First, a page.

The events business isn’t what ESPN Regional would call a hugely profitable effort, at least not yet. The sales team at ESPN Regional works with ESPN sales president Ed Erhardt’s group to sell title and supporting sponsorships from the low to high six figures and up, depending on how much advertising inventory is included.

ESPN Regional rents the facility and sells the tickets. Derzis wouldn’t say how many of ESPN Regional’s events turn a profit, but it’s clear that if the group can break even on its events and deliver quality programming for ESPN platforms, it’s mission accomplished.

While ESPN Regional seeks teams whose fans typically travel well — Kentucky, North Carolina, Kansas, the usual basketball power programs — ticket sales are tough around the holidays. Ticket sales mostly target the fans coming from out of town to support their school, but ESPN Regional does not require schools to guarantee a certain number of tickets sold.

“Our charge is to benefit our clients,” said Derzis, and the clients are ESPN’s conference partners. “The goal is to have well-run events with good team functions, quality hotels, good officials and nice gifts for the players. The goal is to have a profitable event.

“But it’s fair to say that the events business is a challenging business right now. The reward has to be content for the network and quality matchups for the schools.”

ESPN Regional’s first event in Orlando in 2006 went so well that Derzis and Clint Overby, the division’s senior director of events, decided to duplicate the eight-team tournament in Anaheim. More events followed and soon ESPN Regional had a full-fledged events division with six, eight-team tournaments, two other doubleheaders, and eight bowl games, most of which have been created or acquired in the last five years.

In all, ESPN Regional runs more than 20 events, including the Wendy’s Champions Skins Game with IMG and the ESPNU Warrior Classic lacrosse doubleheader.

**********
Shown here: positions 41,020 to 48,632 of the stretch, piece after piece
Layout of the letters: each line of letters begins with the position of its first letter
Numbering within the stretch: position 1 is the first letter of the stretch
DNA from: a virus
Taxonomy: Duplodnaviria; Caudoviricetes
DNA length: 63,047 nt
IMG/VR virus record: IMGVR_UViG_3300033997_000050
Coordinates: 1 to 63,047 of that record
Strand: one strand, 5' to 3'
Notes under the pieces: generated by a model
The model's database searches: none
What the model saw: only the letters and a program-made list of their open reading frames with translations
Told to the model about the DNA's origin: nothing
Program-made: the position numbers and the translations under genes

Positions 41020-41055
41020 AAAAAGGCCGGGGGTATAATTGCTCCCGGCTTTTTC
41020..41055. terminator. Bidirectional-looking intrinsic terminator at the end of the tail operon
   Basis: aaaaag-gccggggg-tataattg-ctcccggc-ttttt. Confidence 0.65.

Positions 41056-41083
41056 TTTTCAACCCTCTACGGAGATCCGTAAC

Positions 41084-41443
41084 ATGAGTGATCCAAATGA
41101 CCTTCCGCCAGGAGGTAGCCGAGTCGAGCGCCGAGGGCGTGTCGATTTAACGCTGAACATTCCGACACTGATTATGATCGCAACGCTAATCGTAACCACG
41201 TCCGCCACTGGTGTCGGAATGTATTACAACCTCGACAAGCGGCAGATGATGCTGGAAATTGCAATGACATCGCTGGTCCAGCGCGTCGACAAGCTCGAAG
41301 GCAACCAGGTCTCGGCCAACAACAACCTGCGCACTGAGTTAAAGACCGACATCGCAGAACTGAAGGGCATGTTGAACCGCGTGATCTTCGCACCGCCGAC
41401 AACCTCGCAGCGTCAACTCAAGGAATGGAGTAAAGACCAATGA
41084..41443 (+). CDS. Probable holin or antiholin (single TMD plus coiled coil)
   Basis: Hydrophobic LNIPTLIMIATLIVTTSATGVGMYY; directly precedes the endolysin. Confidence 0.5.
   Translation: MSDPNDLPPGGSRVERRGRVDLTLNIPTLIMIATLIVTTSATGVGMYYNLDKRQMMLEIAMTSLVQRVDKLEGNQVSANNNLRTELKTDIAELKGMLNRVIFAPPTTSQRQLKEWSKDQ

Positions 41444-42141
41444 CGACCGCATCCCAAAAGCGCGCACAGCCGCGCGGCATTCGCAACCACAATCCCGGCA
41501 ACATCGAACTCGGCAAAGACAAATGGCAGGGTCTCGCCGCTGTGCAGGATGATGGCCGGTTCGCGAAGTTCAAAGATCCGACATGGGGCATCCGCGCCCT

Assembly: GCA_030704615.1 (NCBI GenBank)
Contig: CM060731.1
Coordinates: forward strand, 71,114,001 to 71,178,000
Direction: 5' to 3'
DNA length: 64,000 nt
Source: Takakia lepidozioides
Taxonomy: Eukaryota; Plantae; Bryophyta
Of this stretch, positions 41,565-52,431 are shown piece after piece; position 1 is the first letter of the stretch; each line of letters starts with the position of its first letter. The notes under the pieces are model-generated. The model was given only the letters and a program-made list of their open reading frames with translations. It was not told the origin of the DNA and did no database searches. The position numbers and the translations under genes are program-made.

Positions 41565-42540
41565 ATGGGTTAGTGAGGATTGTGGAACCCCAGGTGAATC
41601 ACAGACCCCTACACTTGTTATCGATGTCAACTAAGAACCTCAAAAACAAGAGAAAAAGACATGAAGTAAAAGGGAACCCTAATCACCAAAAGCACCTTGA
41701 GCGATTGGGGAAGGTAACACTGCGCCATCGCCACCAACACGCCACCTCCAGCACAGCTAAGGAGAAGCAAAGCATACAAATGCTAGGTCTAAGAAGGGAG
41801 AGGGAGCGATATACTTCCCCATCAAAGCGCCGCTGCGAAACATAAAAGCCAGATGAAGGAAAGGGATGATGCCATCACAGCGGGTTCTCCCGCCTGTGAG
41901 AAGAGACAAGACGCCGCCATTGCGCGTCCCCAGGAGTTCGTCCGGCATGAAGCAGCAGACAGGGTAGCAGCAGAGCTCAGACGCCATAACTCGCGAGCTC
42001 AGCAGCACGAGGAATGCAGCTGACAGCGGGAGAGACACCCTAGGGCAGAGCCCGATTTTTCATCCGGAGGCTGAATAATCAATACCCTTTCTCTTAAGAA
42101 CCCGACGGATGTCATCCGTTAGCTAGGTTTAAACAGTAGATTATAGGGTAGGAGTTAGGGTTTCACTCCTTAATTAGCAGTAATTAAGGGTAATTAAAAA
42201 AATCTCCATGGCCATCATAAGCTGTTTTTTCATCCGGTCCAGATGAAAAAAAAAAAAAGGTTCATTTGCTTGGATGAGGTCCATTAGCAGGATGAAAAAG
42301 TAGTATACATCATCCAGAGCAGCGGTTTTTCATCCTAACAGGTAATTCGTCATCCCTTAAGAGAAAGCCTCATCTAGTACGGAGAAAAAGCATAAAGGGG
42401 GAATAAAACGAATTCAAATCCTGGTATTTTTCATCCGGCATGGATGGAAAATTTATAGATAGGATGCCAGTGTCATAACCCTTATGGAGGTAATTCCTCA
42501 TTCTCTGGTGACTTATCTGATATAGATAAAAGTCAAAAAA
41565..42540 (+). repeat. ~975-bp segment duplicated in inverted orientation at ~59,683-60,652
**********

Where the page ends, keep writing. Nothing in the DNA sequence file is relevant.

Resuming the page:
SCOTT CLARKE / ESPN

ESPN Regional now runs six basketball tournaments,
with eight teams each, including the 76 Classic in
Anaheim.

“It’s become a very logical extension of the college rights we own,” Overby said. “We’re a product of the conferences’ needs. We’re a vehicle to provide the teams with quality opportunities to play.”

The business exchange between ESPN and the schools is pretty straightforward. The network pays each of its participating schools a travel stipend, it negotiates discounted rates at luxury hotels, and gifts are provided for the players, just as the bowls provide gifts to the football players, which is permitted by NCAA rules.

ESPN also arranges a unique experience, such as an afternoon at Disney’s Hollywood Studios theme park for the players and their families, as well as a Thanksgiving dinner.

The scheduling is a collaborative effort between Derzis, Overby and ESPN’s college basketball scheduling czar, Nick Dawson, the director of programming and acquisitions for men’s basketball who is based in the Bristol, Conn., headquarters.

ESPN will produce and broadcast between 600 and 700 college basketball games this season and Dawson will have a hand in scheduling just about all of them. Another 500 or so will go to ESPN FullCourt, the pay-per-view product. Most will cross Dawson’s desk at some point.

Need a game on the night of Nov. 16? No problem. How about Kansas State and Virginia Tech, an attractive intersectional matchup. Need teams for the Hawaiian Airlines Diamond Head Classic in Honolulu on Christmas Day? Dawson has Baylor and Butler on speed dial.

When teams know that they’ll get national television exposure on one of ESPN’s platforms, rarely are they going to say no.

“A lot of factors go into scheduling,” said Rob Mullens, Oregon’s athletic director and the former deputy AD at Kentucky, where he handled the Wildcats’ scheduling. “You’re looking for marquee national games with tremendous visibility and distribution. Nick is the guy who takes all of those moving parts across all of the different conferences and puts them into games that you want to see on TV.”